Guy Fawkes (13 April 1570 – 31 January 1606), also known as Guido Fawkes, the name he adopted while fighting for the Spanish in the Low Countries, belonged to a group of Catholic Restorationists from England who planned the Gunpowder Plot of 1605. Their aim was to displace Protestant rule by blowing up the Houses of Parliament while King James I and the entire Protestant, and even most of the Catholic, aristocracy and nobility were inside.
Henry Hudson (d. ca. 1611) was an English sea explorer and navigator in the early 17th century. After several voyages on behalf of English merchants to explore a prospective Northeast Passage to India, Hudson explored the region around modern New York City while looking for a western route to Asia under the auspices of the Dutch East India Company. He explored the Hudson River – and laid the foundation for Dutch colonization of the region.
Hans Lippershey (1570 – September 1619), also known as Johann Lippershey or Lipperhey, was a German-Dutch lensmaker, generally credited as being the inventor of the telescope. He was born in Wesel, in western Germany. He settled in Middelburg in the Netherlands in 1594, married the same year, and became a citizen in 1602. He remained in Middelburg until his death. He has been credited with creating and disseminating designs for the first practical telescope.
Diego Aduarte (1570-1637) was a Spanish historian, born at Zaragoza. He was a missionary to the Philippine Islands and in 1632 was made Prior of Manila, where he died in 1637. Aduarte works include an account of the difficulties and problems faced by Spanish missionaries introducing Christianity into Cambodia.
Girolamo Rainaldi (1570 – July 15, 1655) was an Italian architect who worked on the whole in a conservative Mannerist style, often with collaborating architects, yet was a successful competitor of Bernini. His son, Carlo Rainaldi, became an even more notable, more fully Baroque architect.
Sir Robert Ayton (1570 - 1638) was a Scottish poet. Ayton was the son of Ayton of Kincaldie in Fife. After graduating from St. Andrews, he studied law at Paris, became ambassador to the Emperor, and held other court offices. He appears to have been well-known to his literary contemporaries in England. He wrote poems in Latin, Greek, and English, and was one of the first Scots to write in the English language. His major work was Diophantus and Charidora.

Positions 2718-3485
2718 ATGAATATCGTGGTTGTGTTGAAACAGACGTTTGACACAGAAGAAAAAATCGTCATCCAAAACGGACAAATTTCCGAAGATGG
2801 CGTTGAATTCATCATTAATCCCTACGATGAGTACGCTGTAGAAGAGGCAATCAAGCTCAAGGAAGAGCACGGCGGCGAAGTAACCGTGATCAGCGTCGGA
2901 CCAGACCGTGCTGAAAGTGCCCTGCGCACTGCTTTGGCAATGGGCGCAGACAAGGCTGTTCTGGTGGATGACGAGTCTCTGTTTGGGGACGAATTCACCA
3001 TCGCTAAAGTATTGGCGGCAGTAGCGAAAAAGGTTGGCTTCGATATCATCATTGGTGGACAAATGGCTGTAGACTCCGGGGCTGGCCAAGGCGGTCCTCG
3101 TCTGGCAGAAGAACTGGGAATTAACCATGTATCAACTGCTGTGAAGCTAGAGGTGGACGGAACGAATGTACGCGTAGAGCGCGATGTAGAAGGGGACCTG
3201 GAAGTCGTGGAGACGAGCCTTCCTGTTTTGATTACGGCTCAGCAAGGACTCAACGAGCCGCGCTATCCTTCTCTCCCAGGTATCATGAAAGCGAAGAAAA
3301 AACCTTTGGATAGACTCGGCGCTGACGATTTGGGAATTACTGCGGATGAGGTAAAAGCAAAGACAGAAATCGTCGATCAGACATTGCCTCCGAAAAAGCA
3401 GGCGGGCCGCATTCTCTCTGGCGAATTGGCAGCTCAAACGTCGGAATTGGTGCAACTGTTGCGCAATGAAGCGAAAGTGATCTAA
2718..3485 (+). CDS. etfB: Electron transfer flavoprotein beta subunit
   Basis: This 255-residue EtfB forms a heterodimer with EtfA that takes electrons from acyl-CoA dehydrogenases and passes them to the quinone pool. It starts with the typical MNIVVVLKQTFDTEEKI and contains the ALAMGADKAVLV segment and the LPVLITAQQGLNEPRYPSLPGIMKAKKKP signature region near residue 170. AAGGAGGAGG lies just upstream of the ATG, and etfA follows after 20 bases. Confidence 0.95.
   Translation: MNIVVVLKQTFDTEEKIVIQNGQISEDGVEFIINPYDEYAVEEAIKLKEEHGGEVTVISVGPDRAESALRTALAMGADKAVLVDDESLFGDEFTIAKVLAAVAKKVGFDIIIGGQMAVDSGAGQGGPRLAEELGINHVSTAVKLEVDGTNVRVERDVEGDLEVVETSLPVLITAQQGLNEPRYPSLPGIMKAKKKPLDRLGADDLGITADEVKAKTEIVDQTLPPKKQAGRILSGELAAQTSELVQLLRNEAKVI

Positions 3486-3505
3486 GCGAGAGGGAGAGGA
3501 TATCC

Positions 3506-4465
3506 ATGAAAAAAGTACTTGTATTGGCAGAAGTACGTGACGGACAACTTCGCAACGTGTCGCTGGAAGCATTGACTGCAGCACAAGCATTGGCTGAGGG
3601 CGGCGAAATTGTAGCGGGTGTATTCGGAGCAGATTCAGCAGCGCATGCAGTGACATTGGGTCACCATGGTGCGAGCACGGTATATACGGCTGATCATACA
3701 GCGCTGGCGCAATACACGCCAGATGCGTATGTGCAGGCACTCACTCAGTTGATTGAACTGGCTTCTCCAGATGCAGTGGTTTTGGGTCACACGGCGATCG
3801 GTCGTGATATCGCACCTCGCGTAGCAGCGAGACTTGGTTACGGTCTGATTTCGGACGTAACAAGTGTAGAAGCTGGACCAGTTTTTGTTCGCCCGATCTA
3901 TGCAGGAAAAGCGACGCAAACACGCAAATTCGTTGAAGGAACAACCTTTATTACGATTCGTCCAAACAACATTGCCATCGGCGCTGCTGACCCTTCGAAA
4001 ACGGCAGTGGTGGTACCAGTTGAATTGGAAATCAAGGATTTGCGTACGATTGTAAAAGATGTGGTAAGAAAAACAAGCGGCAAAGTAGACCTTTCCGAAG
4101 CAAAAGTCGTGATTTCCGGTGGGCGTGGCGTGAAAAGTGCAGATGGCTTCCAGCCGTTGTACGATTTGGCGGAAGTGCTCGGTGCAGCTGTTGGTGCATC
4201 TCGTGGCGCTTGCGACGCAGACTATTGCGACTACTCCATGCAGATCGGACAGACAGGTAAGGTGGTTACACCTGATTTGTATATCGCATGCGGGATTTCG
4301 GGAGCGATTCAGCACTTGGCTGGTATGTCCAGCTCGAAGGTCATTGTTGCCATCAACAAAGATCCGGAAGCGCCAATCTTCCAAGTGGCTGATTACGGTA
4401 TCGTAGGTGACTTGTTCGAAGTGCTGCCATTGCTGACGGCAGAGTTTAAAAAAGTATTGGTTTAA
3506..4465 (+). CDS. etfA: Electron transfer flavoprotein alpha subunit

Simon Grahame or Simion (1570–1614), born in Edinburgh, Scotland, led a dissolute life as a traveller, soldier, and courtier on the Continent of Europe. He appears to have been a good scholar, and wrote the Passionate Sparke of a Relenting Minde, and Anatomy of Humours, the latter of which is believed to have suggested to Robert Burton his The Anatomy of Melancholy. He became an austere Franciscan.
Päivi Aaltonen (born 12 December 1952) is a Finnish Olympic archer. She won a bronze medal for Finland at the 1980 Moscow Olympics, finished fifth overall at the 1984 Los Angeles Olympics, and twentieth overall at the 1988 Seoul Olympics (though her team finished thirteenth).
Ahmad Radhi Amaiesh Al-Salihi is a former Iraqi football player and a current politician. Widely regarded as Iraq's best player of all-time, Radhi scored the only Iraqi Goal in the 1986 FIFA World Cup against Belgium. He was voted 1988 Asian Footballer of the Year. Radhi's international career came to a bitter end in 1997; when he failed to save Iraq from a shocking first-round elimination in the 1998 World Cup Asian qualifiers.